Resident birds adapt to winter

T-R PHOTO BY GARRY BRANDENBURG Earlier this week the wind blew really hard. This Cardinal would have been swept off the feeder edge if not for its tight grip by its right foot. The bird managed to stay in place to grab another sunflower seed. This month, and into early January of 2018, is the National Audubon's 118th Christmas Bird Count. The official count days begin on Dec. 14 and end Jan. 5. Participants will record as many species of overwintering birds seen within a 15-mile diameter of a specific location. Some can also chose to record all bird species and numbers at a local feeder site.

WEATHER dominated this week. Because weather is a un-escapable natural history event, I’m taking the liberty to talk about a bit this week. From a high in the upper 60s to an overnight change to the the teens was a real awakening to the realities of our approaching winter season. While celestial winter does not begin until Dec. 21, in the real world we live in, any cold, windy and/or snowy day is winter-like. Since we can’t do anything about it except adapt, we just have to plug along at our daily tasks.

On this date in history, in the year 1970, a winter storm produced heavy snow across northern Iowa. How much you ask? Sheldon had 10.2 inches, Emmetsburg measured 10.5, Clarion recorded 11 inches, Osage had 12 inches and Mason City got 15 inches of the white stuff. Then seven year later in 1977, moderate snows of 8-9 inches fell followed by strong winds that brought bitterly cold temperatures and blizzard conditions across the eastern two-thirds of Iowa. Once the snow ended, air temperatures fell below zero and winds exceeded 50 mph. The wind chill factor was noted at -70! Lots of power lines were broken by the force of the wind. Snow drifts of 10 feet high were common in some places.

Also on this date, our Waterloo friends had to endure the lowest low temperature for this date of -29. That record was tied again on Dec. 25, 2000. The flip side of these low low temps are highest high temps. Mid 60s were noted on Dec. 4, 1998, Dec. 5, 2001 and Dec. 3, 2012. The natural variability of weather events is to be expected any time of the year. We just seem to take notice more often as winter conditions prevail. An no, it is not caused by people on earth, or cow flatulence. Earth’s weather machine is too huge and too complicated to be precisely defined or contained within any computer models.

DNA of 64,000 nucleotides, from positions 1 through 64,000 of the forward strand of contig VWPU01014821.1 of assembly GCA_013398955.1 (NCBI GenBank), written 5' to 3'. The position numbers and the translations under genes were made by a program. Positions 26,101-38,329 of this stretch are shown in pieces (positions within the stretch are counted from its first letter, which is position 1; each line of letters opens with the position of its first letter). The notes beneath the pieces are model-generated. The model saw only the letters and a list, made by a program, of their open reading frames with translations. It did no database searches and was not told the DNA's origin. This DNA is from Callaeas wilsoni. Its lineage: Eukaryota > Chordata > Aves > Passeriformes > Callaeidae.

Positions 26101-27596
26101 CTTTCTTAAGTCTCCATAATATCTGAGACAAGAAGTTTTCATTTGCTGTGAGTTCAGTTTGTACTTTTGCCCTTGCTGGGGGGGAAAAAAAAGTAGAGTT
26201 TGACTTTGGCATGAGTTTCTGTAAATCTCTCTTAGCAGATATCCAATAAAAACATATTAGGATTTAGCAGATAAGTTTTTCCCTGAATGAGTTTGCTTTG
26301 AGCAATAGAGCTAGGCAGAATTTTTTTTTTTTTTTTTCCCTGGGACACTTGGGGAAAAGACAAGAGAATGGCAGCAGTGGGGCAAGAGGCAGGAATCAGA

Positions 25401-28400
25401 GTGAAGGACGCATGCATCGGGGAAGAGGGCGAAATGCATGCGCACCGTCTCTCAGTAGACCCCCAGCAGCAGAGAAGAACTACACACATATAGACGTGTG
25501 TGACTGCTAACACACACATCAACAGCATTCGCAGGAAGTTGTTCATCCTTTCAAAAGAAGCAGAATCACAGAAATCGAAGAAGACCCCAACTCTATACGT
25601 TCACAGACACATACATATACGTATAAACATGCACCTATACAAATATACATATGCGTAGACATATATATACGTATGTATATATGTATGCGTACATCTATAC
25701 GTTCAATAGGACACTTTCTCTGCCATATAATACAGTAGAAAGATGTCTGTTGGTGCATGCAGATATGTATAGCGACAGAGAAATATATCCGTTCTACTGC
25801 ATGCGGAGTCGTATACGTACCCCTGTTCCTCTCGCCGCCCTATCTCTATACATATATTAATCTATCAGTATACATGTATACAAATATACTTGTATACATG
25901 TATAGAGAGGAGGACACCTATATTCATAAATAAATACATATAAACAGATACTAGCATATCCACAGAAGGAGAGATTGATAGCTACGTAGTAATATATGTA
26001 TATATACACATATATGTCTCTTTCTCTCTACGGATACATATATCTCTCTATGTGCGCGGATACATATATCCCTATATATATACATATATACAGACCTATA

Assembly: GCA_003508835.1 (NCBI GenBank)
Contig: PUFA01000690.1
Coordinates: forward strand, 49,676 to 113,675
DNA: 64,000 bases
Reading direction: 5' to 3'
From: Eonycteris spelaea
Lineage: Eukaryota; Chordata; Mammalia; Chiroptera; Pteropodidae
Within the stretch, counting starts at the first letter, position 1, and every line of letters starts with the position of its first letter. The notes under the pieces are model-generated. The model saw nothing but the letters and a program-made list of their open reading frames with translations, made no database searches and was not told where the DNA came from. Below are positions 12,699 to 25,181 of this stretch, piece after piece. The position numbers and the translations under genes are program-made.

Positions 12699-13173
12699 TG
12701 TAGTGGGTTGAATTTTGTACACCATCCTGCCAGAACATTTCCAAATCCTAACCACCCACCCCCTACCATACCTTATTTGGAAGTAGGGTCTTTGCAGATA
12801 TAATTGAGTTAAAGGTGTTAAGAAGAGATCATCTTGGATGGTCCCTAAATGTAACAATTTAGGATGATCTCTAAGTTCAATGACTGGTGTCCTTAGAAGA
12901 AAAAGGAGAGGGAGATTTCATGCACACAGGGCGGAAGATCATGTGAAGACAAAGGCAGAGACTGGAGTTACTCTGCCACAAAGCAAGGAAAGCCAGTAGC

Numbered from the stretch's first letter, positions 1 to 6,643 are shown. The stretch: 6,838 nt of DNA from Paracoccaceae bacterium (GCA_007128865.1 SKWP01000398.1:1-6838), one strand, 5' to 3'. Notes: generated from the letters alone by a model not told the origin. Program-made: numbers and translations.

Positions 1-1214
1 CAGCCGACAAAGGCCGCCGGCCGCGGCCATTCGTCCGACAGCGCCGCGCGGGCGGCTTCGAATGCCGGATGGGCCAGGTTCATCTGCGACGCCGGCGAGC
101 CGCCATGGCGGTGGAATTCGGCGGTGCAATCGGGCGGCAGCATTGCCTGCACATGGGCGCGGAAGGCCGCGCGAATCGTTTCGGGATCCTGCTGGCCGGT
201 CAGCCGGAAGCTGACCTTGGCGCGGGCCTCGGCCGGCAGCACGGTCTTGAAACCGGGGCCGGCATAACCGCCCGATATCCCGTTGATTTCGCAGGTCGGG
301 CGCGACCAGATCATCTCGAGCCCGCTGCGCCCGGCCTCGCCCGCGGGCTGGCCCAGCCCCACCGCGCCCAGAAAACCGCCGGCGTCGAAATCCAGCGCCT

q q q

Many DUCKS and GEESE are still holding out in northern big lakes that have not frozen over. They are waiting out the weather. A lack of big snow events allows these birds to find food in harvested grain fields. A combination of really cold temps and deep snow to come will force geese to move south to the snow line. Duck numbers of all species have been particularly good in Illinois. The Mississippi River corridor is a major migration route for waterfowl. Across central Iowa waterfowl a quite a bit less numerous.

However, if you want to see some great accumulations of wild birds, head over to Otter Creek Marsh in Tama County. From the wildlife viewing platform on the north side of the refuge, approximately 200 Trumpeter Swans and 180 Sandhill Cranes are gathered. They will probably stay due to the milder weather forecast for yesterday and today. Do check them out with binoculars or spotting scopes.

Another bird to watch for, and if you see one please call me, are SNOWY OWLS. There seems to be a invasion of snowy owls in the Midwest at this time. Periodic invasions of uncommon birds, to us, does happen. If snowy owls had a good hatch year, this is part of the reason. Lack of food sources in Canada can be an additional factor. Anyway, seeing a big white snowy owl would be a great Christmas Bird Count item to note. Juvenile snowy owls have lots of dark brown tips to their body feathers. Adult snow owls gradually lose those spotty effects over time and will appear almost entirely white. Eye color is bright yellow.